Identifying assumptions

Our empirical identification strategy relies on the assumption that simply living in a region without Western TV reception (the control regions defined by the districts of Dresden, Rostock, and Neubrandenburg) fails to explain fertility behaviour (beyond the mere effect of Western TV consumption).

In what follows, we show that living conditions which might affect fertility in the control region were similar to the conditions in the other regions of East Germany during the period under observation. Table 1 displays several economic and social characteristics at the district level from the Statistical Yearbook of the GDR that could have an impact on fertility. The years 1962 and 1972 mark different specific points in time in our empirical setting.

Table 1 District level characteristics for 1962, 1972, and 1987 by treatment status

The year 1962 defines the beginning of our control period, one year after the Berlin Wall was built, the brain drain to the western part of Germany was ground to a halt, and the autocratic GDR regime gained full control over society. In the 1960s, the GDR government prohibited Western TV and enforced this, for example, by major campaigns to remove aerials pointing to the West. In 1971, political leadership changed, and Walter Ulbricht was replaced by Erich Honecker. In the subsequent year, the Basic Treaty (Grundlagenvertrag) was signed on 21 December 1972 in East Berlin, marking a turning point in the relationship of the two German States (GDR and FRG) and constituting a major success of the GDR foreign policy, which culminated in the admittance of both Germanies to the United Nations in 1973.

In the subsequent years, the relations between the GDR and West Germany were characterized by a policy of détente and the prohibition placed on watching Western TV was eased, implying that Western TV became unofficially tolerated.Footnote 9 We expect treatment to matter from 1973 on, when the restrictions of watching Western TV were removed. The year 1972, therefore, constitutes the end of the “pre-treatment” period. We gathered data till the year 1987 which describes the economic and social situation 15 years after 1972.

Apart from general settlement and industry structure indicators, such as population density and share of employment in agriculture or industry, Table 1 shows the female population share, female employment share, the number of new apartments built per 1000 inhabitants, savings per capita in Mark, and the rate of children enrolled for childcare per 100 children between the age of 3 and 6 years. As demonstrated in Table 1, except for the children’s enrolment rate we find virtually no difference between regions with and without Western TV at any reasonable significance level. Even for the children’s enrolment rate the difference between the regions becomes smaller and almost disappears in 1972. In 1987 there are no more differences, reflecting the increased societal conformity as a consequence of the consolidated autocratic GDR regime after the Berlin Wall was built in 1962. Regarding differences in childcare enrolment, which almost disappeared before the beginning of the treatment period, we have no indication that they are induced by different access to Western TV. A further discussion on childcare enrolment is provided at the end of chapter 5.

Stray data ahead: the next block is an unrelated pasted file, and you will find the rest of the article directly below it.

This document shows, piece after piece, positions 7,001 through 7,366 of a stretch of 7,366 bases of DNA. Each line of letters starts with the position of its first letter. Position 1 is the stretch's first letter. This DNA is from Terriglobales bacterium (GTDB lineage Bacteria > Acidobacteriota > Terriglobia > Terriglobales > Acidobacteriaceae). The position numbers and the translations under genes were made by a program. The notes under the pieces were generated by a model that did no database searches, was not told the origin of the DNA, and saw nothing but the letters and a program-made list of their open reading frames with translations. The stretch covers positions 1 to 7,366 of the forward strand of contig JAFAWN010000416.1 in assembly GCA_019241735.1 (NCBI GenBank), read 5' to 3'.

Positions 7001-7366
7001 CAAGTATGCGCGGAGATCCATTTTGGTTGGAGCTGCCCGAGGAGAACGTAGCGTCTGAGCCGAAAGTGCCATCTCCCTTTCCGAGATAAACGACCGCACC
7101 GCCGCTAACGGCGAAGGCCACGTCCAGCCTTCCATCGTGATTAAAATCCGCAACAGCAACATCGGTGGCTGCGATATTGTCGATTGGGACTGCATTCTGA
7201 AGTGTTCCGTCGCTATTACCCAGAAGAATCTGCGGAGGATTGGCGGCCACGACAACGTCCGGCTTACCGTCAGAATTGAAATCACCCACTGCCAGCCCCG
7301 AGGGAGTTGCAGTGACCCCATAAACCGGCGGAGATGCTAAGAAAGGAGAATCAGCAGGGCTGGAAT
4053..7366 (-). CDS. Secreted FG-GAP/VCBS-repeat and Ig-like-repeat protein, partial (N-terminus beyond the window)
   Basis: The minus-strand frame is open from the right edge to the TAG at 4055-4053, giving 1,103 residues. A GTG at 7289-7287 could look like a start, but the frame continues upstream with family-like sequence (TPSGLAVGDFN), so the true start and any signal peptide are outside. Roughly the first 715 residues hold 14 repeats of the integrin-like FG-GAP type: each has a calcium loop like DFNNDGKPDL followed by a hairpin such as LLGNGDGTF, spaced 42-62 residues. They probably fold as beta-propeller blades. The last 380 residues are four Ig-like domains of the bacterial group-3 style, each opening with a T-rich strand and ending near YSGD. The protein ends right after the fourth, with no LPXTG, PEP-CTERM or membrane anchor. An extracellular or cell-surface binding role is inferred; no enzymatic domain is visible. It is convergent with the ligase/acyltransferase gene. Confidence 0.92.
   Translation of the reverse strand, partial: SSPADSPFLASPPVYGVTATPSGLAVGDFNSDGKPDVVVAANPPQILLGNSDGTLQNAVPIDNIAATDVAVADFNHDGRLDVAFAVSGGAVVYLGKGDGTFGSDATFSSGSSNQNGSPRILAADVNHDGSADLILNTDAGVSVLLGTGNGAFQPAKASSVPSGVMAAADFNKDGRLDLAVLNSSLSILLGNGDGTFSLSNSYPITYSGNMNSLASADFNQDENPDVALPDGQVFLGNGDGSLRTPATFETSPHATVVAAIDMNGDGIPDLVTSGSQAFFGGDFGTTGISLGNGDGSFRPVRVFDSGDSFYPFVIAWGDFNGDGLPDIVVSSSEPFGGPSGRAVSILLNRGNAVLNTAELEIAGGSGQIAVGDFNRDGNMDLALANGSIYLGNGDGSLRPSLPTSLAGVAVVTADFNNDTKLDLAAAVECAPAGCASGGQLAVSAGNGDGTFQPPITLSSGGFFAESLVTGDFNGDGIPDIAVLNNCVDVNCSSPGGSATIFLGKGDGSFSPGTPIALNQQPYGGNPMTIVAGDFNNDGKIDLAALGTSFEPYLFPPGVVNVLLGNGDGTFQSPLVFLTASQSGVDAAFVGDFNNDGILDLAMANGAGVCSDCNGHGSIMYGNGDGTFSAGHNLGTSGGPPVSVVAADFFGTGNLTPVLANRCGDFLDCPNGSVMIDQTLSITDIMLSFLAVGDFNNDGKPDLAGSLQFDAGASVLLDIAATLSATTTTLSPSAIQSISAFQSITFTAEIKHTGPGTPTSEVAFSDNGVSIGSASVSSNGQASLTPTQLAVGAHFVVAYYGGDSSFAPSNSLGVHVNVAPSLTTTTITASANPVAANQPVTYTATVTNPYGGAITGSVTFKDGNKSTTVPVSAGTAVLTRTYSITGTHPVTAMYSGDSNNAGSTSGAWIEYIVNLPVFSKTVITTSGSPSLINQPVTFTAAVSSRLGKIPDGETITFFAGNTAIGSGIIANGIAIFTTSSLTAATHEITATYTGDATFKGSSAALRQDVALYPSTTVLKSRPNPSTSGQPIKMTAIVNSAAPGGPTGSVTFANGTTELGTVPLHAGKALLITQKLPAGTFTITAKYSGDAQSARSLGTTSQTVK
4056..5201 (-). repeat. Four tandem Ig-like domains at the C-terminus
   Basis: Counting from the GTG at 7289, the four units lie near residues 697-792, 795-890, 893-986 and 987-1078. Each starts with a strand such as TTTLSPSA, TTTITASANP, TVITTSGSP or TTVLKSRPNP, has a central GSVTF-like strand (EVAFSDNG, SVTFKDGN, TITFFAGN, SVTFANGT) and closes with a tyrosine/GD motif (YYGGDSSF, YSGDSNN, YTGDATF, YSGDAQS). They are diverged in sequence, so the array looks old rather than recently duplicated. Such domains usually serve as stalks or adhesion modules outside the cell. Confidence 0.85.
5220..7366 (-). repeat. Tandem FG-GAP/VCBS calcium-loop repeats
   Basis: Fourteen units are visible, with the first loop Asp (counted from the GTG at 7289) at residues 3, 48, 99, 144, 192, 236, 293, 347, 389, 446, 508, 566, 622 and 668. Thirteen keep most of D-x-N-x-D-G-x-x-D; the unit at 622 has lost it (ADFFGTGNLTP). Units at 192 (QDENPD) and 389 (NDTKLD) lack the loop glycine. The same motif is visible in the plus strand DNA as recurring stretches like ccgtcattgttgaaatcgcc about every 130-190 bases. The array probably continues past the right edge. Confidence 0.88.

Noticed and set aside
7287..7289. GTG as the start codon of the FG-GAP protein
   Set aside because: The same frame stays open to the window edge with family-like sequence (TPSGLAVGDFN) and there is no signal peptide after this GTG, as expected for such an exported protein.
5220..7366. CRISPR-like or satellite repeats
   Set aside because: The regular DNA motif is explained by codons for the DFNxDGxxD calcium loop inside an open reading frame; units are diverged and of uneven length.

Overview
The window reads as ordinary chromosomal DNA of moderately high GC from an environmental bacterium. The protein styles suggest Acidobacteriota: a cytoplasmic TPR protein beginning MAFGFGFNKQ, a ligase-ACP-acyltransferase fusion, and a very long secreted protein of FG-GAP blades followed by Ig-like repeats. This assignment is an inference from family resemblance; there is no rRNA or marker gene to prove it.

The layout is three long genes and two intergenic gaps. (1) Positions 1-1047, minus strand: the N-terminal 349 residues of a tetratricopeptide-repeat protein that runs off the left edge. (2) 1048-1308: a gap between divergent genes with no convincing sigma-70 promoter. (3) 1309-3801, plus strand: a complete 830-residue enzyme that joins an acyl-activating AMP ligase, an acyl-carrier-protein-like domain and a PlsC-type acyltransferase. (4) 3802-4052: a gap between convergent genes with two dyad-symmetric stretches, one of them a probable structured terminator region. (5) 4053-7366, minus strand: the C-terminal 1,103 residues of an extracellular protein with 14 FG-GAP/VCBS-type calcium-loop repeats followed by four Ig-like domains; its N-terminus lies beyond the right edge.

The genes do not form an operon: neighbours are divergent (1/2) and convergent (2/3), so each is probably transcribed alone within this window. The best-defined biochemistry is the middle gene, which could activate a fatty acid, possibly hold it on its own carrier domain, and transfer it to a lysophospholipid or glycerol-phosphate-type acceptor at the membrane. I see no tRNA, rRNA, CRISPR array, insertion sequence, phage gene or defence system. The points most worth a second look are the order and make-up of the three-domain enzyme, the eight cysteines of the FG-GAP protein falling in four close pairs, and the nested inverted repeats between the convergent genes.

Another important feature of the empirical setting employed in our paper that we take advantage of is the extremely low mobility throughout the GDR. Due to central planning, there was no conventional labour market and, hence, no labour mobility. Also, a shortage of housing further eliminated spatial sorting. On average, only about 0.7 percent of the population moved across region borders per year. Even though we cannot entirely rule out that systematic migration from or to the regions with Western TV occurred, we control for the most important changes in the regional demography.

In line with the findings of Kern and Hainmueller (2009), Hyll and Schneider (2013), Hennighausen (2015), and Bursztyn and Cantoni (2016), the historical and statistical evidence presented in this section reflects the doctrine of democratic centralism aiming for a conformist society that for the purpose of our analysis creates an almost ideal empirical setting.

Aggregate-level evidence

In this section, we analyse if fertility rates are higher in regions that had no access to West-German TV than in regions that could receive Western TV. We therefore employ aggregate district level data from the Statistical Yearbook of the GDR and estimate a difference-in-difference reduced form model. Repeated observations of fertility outcomes on the district level permit difference-in-difference estimation and the taking of unobserved time aspects and district fixed effects into account. However, since we do not directly observe TV consumption on the district level, the results presented within this empirical framework can only be interpreted as reduced form estimates of the two-equation model defined in Sect. 5.1.